Hamada asked a number of notable Joyceans (and some less notable, like myself) a series of questions:
Can we read through FW?
Can we understand FW?
How can we best read FW?
Is there a plot in FW?
What are the riddles or enigmas of FW?
Are there too many sexual matters in FW?
What did Joyce want to communicate in FW?
Why did Joyce invent tough, mighty words in FW?
Did Lucia’s illness affect FW?
What techniques are to be learned from FW?
Is FW translatable?
How do we evaluate our reading of FW?
Follow-up questions were then tailored to particular responses. The results make for some very engaging reading, at least if you have an interest in Finnegans Wake, in Joyce, or in modernist or experimental literature in general. Among other certainly more important things, I was struck by the number (well, a handful) of respondents who admitted to not having read the Wake in its entirety. Clearly it’s a daunting proposition, but is it not still just words on the page, like any book? (albeit 628 pages of often difficult-to-understand words). Well, a commitment such as that is a matter of priorities, of course.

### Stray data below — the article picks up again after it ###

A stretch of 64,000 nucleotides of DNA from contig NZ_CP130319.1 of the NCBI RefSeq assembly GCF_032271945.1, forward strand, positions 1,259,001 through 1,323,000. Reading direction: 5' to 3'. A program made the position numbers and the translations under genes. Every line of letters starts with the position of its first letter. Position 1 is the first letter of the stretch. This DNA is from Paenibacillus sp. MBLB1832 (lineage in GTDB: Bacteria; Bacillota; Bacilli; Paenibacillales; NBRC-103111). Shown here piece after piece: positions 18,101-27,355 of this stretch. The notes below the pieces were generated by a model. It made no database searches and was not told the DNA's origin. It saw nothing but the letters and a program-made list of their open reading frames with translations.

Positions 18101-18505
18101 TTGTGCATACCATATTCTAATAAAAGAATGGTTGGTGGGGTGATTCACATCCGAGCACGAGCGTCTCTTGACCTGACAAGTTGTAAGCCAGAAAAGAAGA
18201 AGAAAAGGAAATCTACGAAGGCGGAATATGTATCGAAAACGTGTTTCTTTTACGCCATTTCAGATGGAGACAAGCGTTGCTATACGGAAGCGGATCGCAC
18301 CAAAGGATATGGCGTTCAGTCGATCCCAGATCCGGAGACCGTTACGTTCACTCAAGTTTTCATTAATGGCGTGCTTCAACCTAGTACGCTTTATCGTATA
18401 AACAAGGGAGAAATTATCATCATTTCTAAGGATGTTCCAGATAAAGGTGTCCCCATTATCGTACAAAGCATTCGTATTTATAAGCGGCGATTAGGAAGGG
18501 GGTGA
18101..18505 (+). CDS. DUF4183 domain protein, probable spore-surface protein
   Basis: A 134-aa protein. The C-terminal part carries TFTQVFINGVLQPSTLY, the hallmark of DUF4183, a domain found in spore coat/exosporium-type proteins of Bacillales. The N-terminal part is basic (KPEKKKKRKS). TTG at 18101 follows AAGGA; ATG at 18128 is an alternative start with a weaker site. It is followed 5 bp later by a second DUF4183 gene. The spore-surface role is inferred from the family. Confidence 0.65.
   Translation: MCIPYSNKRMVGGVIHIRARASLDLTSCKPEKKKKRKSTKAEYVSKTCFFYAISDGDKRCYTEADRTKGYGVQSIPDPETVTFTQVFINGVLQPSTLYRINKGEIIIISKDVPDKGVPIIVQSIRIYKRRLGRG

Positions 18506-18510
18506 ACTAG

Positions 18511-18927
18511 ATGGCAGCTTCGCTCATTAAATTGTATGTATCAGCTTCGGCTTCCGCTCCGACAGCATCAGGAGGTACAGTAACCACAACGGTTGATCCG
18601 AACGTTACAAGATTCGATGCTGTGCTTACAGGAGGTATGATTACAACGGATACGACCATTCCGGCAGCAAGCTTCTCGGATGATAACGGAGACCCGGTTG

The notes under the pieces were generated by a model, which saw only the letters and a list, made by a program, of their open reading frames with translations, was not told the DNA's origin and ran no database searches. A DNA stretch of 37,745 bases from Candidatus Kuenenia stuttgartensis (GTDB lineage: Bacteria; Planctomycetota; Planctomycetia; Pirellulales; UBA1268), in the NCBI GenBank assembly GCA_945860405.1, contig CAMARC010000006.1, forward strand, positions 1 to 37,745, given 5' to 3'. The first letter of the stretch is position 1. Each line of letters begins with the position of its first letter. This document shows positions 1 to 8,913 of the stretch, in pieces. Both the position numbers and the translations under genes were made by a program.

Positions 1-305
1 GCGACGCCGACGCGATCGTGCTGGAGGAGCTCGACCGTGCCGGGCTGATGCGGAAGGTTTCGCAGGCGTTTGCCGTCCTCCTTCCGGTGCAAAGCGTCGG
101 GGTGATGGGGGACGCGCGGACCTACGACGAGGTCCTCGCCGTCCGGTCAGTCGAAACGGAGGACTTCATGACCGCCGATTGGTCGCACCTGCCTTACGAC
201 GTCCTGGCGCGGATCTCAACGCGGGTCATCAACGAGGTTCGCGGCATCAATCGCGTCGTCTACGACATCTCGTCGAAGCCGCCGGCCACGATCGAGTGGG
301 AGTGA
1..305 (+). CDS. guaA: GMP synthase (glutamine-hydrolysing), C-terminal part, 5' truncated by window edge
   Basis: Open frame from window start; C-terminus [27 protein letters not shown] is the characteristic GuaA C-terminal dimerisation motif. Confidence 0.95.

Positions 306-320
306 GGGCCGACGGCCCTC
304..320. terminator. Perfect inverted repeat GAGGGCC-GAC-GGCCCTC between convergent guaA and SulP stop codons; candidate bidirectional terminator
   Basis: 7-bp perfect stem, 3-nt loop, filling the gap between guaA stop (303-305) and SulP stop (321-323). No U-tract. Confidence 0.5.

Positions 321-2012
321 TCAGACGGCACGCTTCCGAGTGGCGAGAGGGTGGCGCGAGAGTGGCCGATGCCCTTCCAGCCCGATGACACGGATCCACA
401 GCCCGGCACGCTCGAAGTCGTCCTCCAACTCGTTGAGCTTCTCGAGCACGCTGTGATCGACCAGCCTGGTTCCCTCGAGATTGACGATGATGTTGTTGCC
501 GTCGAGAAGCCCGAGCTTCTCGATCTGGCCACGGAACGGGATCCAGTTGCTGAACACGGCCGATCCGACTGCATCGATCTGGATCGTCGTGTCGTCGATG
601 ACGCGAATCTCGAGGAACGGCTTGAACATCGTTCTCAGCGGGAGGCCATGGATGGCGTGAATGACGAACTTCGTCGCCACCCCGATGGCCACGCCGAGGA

You can go to my interview directly here, and the full list of interviewees (which also includes my father, who was a notable Joyce scholar) is here. Click on the individual names, which are links, to read the others.